The Latina/o Studies program at UNC teaches the true, undistorted historical framework of the Latina/o American people. This program enriches my knowledge of not only the African Diaspora, but also the major contributions of literature, art, architecture, etc. that people of Latin descent have given to the United States and other countries within the Americas. Truly, without adding Latina/o Studies to my intellectual foundation, I would be doing a major disservice to my academic growth and to the students that I will teach in the future. Thank you, Latina/o Studies!
-Don Holmes, Doctoral Student
UNC’s Latina/o Studies classes challenged me to develop robust interdisciplinary and intersectional critical thinking skills. As an English major searching for ways to connect literature with lived experience, I was drawn to Latina/o Studies for its focus on non-dominant literary and theoretical narratives, and discussion of power and privilege on a daily basis. Latina/o Studies classes taught me the importance of considering general and specific contexts: from the long history of Latina/os in the United States to economic, social and political factors that brought my ESL partner Lulu to the U.S. Because of these experiences, I am now better equipped to think critically and creatively—to question conventions, to see the broader picture, and imagine alternate realities—all of which will be essential to my budding career in environmental justice.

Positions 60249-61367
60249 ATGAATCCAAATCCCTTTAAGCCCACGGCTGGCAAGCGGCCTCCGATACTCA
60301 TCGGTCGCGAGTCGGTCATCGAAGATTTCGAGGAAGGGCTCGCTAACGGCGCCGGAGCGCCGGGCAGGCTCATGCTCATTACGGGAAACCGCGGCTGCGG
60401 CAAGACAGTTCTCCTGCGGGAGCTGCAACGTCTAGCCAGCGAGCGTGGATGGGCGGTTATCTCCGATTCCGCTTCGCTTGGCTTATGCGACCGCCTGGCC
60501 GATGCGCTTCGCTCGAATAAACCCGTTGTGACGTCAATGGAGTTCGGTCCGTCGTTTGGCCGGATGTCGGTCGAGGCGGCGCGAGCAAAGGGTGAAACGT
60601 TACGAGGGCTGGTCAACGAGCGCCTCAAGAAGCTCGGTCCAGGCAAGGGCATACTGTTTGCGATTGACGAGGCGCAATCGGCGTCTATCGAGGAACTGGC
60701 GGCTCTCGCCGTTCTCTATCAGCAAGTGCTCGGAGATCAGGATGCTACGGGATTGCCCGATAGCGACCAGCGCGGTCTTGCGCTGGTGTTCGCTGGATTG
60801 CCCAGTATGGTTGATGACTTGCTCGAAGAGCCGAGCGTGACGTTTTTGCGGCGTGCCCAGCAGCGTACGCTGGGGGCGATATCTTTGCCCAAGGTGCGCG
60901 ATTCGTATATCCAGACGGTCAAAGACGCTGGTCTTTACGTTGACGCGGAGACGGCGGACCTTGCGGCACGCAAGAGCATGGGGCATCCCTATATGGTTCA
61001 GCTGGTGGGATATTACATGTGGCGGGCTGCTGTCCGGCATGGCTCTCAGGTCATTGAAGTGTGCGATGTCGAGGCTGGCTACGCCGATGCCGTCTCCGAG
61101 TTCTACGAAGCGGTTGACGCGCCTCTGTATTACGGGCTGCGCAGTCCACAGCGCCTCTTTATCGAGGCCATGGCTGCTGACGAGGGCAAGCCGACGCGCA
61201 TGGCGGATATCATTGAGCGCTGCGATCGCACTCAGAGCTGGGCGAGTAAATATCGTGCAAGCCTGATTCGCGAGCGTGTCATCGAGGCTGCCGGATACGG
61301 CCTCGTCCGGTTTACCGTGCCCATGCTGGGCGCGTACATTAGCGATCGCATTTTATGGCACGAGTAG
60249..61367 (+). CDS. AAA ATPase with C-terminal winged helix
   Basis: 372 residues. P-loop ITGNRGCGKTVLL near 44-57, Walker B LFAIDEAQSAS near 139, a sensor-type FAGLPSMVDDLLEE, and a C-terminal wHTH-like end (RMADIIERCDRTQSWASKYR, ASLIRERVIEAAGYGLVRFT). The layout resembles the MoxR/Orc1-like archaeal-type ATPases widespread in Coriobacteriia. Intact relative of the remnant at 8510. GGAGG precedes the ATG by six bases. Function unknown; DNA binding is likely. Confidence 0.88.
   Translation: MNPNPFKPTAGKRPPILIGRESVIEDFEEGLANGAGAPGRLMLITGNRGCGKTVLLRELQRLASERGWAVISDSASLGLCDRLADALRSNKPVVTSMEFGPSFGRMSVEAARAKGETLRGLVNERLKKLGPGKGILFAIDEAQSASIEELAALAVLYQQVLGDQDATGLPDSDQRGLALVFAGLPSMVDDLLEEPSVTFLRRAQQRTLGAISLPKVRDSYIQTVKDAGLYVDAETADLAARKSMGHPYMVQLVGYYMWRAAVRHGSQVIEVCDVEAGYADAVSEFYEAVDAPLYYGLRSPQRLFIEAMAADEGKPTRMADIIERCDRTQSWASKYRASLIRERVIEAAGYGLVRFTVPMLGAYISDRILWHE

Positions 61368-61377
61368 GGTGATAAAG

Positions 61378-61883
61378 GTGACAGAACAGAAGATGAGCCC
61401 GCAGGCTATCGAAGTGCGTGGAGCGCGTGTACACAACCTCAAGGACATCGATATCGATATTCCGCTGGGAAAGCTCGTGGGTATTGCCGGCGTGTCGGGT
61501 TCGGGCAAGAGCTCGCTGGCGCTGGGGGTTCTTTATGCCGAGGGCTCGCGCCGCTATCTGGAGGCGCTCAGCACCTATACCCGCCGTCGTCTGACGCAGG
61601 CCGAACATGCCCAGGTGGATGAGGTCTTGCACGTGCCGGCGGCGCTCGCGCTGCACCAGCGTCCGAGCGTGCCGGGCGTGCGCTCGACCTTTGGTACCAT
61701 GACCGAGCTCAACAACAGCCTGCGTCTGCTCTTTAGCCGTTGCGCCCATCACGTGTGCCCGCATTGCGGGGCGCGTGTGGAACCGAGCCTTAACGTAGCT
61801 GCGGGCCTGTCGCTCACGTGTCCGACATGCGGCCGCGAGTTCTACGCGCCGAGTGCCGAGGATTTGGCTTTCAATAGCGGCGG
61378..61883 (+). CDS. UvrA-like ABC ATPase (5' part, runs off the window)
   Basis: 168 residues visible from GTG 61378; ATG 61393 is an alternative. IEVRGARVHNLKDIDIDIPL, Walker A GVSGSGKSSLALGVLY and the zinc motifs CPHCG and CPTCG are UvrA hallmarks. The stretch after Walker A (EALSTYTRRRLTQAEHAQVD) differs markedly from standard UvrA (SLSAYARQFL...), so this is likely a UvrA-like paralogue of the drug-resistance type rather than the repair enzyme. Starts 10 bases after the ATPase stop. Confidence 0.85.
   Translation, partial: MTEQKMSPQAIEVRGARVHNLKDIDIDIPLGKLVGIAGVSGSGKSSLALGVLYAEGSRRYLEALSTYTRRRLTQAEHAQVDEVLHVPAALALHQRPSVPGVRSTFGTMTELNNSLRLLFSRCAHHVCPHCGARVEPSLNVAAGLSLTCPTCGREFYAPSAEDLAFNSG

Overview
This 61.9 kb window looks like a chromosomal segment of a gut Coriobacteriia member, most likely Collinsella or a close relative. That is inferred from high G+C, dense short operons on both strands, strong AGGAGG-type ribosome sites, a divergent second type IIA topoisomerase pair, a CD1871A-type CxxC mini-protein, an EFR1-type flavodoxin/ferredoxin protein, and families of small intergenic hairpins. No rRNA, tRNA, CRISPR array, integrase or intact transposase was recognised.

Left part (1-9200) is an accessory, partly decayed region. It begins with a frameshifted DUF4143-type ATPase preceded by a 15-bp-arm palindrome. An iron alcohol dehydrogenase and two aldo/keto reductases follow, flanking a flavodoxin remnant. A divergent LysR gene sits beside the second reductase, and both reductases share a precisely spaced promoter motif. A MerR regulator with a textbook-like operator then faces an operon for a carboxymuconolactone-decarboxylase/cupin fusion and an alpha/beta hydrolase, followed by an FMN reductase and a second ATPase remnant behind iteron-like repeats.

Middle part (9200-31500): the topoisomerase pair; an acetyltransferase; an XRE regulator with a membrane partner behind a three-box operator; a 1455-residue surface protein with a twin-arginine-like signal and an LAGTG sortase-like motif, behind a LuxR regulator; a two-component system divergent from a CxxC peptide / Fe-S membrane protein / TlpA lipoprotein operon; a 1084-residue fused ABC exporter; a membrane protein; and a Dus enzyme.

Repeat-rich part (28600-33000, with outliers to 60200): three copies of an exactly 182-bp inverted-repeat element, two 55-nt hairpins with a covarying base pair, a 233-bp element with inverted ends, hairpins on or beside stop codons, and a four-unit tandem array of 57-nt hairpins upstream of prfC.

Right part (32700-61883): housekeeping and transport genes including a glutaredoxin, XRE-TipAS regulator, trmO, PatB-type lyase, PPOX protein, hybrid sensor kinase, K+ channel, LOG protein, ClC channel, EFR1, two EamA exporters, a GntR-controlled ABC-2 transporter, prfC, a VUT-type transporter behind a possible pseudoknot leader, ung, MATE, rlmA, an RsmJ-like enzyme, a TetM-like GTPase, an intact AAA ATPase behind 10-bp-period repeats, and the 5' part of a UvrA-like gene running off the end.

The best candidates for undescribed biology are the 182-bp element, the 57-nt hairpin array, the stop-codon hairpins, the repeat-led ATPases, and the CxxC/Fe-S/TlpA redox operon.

-Zoe Ackerman, Class of 2014
When I arrived at UNC, professors and students alike recommended I take a class offered by UNC’s Program in Latina/o Studies. Today as I prepare for a new position as Assistant Professor Latina/o Studies at Florida State University, I am thankful I followed their advice. The classes, mentoring, programming, and service opportunities the Latina/o Studies Program offers provided knowledge, preparation, and skills necessary to succeed in a brutally competitive academic job market, which is why UNC’s Program in Latina/o Studies is not only a great program, but a model that I was hired to replicate at FSU.
The multiple Latina/o literature courses I took at UNC introduced me to Latina/o historical, political, philosophical, and theoretical contributions and paradigms that expanded my understanding of US history, politics, and literature as well a notions about Latinidad in all of its non-heteronormative diversity. As someone interested in comparing literatures from across different historical periods and national, cultural, class, and gender borders, the Latina/o courses I took are invaluable to my current and future work as a scholar in the diverse, multidisciplinary fields of Multi-ethnic literature and Latina/o Studies.